Women on Boards: Update
The appointment of women to the boards of top companies has improved since 2011 but has the rate of prgoress slowed down?
In 2010 Lord Davies was asked to examine the conditions under which women were appointed to boardroom-level roles at Britain’s top companies.
Tasked with identifying the barriers to womens’ progress Lord davies released his report Women on Boards in February 2011.
His latest report has shown that the kandscape has indeed changed and that the figures have been positive.
For FTSE 100 companies women now account for 17.3% of the board directors. In 2011 that figure was 12.5% and in 2010 just 10.5%
For FTSE 250 firms, women now make up 13.2% of board directors. In 2011 it was 7.8% and in 2010 that figure was 6.7%
So, in the last two years, since Lord davies first review was published, the number of women on boards has increased by 40%. Since he was originally commissioned to perform his analysis, it is an increase of 50%
In the past year, women have secured 34% of all FTSE 100 board appointments and 36% of FTSE 250 board-level posts.
In tandem with the latest results, the latest study from the Cranfield International Centre for Women has highlighted the fact that, whilst the rate of appointments of women to boards directly after the last Cranfield report in 2012 was "extremely encouraging", that level of progress has since dropped off.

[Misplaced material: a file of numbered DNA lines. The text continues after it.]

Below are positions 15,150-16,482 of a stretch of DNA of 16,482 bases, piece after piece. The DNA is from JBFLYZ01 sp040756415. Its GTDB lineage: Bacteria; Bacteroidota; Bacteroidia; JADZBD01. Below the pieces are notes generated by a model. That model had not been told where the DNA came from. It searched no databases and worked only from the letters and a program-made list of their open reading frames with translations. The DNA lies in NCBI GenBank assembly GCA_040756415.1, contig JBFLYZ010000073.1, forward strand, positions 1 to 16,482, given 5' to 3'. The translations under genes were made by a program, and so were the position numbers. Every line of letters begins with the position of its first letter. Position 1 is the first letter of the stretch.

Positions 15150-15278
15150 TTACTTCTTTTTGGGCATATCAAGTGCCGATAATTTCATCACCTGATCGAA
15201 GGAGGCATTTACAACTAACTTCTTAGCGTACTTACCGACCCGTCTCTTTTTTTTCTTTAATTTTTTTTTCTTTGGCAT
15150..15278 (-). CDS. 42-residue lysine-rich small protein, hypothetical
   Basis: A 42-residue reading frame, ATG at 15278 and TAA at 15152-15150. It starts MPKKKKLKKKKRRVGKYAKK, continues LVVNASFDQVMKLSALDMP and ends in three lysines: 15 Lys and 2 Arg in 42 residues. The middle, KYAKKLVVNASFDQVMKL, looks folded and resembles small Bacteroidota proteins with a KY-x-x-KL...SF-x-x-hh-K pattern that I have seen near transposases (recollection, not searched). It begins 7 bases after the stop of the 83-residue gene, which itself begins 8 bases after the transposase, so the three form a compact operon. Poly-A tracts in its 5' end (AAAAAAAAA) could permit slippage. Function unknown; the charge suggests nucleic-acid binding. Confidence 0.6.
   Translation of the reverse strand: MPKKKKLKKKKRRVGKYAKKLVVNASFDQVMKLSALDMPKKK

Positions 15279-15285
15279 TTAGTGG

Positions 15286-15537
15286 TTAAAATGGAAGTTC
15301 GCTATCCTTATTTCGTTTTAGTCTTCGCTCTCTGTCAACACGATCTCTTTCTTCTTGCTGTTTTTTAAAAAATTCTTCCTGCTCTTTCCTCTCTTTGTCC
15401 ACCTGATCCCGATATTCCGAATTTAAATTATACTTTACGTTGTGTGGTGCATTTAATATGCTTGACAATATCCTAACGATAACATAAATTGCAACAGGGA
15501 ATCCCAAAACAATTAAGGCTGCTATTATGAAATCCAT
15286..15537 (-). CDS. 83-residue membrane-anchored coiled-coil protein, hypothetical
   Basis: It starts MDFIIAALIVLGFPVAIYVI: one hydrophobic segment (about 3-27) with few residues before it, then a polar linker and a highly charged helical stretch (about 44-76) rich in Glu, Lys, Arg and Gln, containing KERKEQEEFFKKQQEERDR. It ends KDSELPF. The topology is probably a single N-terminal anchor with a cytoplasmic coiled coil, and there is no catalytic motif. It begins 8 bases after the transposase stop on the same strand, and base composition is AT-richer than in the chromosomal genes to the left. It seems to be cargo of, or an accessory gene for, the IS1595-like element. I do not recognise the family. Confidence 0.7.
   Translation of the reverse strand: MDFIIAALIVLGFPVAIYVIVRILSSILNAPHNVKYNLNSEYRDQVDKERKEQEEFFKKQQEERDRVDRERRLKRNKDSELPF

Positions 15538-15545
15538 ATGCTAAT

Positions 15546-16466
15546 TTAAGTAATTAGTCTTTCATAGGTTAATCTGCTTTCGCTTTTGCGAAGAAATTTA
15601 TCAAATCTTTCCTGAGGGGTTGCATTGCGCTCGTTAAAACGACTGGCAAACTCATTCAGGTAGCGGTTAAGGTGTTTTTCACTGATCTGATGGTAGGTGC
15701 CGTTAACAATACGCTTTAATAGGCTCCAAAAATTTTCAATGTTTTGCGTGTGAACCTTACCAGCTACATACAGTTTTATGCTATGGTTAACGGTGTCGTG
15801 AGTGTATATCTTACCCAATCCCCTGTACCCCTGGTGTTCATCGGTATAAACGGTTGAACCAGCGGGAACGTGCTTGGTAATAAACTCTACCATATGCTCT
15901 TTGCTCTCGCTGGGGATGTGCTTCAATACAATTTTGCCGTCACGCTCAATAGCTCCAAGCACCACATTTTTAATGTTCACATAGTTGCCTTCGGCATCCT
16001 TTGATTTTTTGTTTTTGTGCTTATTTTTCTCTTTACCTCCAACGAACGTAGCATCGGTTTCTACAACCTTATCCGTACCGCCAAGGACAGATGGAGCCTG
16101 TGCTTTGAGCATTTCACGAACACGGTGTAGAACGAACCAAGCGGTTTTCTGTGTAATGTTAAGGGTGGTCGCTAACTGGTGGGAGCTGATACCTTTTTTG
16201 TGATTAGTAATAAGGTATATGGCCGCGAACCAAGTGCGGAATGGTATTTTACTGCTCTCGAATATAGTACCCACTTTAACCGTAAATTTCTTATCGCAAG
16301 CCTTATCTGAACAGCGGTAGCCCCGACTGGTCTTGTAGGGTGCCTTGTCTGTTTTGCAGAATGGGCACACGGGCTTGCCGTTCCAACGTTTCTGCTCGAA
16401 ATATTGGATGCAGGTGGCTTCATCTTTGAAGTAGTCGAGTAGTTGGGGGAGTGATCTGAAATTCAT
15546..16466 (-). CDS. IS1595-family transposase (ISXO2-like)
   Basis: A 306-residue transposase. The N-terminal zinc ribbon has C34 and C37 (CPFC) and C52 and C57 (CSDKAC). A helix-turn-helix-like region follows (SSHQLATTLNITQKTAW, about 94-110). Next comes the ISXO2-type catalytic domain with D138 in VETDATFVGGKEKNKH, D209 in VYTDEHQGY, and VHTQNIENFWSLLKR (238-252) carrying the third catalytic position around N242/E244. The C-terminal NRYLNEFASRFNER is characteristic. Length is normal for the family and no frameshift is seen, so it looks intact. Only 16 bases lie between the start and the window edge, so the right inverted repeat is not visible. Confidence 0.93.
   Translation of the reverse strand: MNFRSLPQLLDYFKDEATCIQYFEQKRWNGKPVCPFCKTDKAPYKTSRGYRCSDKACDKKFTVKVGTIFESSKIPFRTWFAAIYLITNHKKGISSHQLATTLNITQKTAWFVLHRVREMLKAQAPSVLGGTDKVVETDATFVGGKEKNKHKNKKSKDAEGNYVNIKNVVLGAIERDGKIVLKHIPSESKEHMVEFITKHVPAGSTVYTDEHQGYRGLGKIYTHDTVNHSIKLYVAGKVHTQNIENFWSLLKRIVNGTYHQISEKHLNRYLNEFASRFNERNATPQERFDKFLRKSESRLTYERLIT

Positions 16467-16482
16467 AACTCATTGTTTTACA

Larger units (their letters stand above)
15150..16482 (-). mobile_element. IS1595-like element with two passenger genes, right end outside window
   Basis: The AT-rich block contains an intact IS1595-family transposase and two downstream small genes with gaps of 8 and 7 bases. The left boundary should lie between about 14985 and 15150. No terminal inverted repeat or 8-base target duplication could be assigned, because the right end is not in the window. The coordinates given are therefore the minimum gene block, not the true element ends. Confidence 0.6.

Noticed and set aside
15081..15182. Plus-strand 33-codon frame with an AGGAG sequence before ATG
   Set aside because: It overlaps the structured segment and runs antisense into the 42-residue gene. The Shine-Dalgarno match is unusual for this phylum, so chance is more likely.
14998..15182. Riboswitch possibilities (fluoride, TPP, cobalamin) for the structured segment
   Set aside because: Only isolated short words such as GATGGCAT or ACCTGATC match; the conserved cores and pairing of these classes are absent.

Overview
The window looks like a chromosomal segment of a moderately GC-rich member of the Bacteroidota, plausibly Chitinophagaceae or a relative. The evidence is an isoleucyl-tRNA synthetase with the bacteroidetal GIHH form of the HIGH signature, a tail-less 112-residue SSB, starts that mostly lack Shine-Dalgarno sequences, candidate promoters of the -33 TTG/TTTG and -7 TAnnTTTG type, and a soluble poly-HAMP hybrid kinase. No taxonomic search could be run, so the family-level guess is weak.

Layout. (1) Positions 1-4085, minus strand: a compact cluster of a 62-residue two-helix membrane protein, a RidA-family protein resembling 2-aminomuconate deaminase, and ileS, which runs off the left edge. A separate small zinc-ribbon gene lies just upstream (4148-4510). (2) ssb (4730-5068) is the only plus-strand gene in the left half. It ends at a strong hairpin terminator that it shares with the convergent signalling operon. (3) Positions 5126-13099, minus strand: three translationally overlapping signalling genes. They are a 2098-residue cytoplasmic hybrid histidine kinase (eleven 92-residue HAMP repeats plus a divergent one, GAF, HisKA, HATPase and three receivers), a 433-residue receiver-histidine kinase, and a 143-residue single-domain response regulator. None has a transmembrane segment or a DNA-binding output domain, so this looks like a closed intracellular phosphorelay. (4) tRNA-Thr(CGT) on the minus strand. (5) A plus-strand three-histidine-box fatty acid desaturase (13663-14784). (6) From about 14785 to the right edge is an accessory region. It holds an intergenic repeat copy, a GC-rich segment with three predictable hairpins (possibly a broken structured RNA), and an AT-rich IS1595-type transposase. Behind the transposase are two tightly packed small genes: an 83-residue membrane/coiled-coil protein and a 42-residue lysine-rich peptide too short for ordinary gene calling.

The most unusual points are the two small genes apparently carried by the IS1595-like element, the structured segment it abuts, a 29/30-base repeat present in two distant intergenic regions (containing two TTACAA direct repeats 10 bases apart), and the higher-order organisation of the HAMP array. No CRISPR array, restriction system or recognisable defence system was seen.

Cranfield says that in the six months immediately after March 2012, when their last report was published, 44% of new FTSE 100 board-level appointments went to women. For FTSE 250 companies, that figure was 36%
In the last six months, those figures have fall to 26% and 29% respectively.
The original recommendation for improving the levels of directorships for women came about in Lord Davies’ repor
Lord Davies report urged FTSE 350 companies to raise the proportion of women on their boards to 20% this year and 25% by 2015.
Both Lord Davies’ 2013 report and the Cranfield School report say that this is still on course.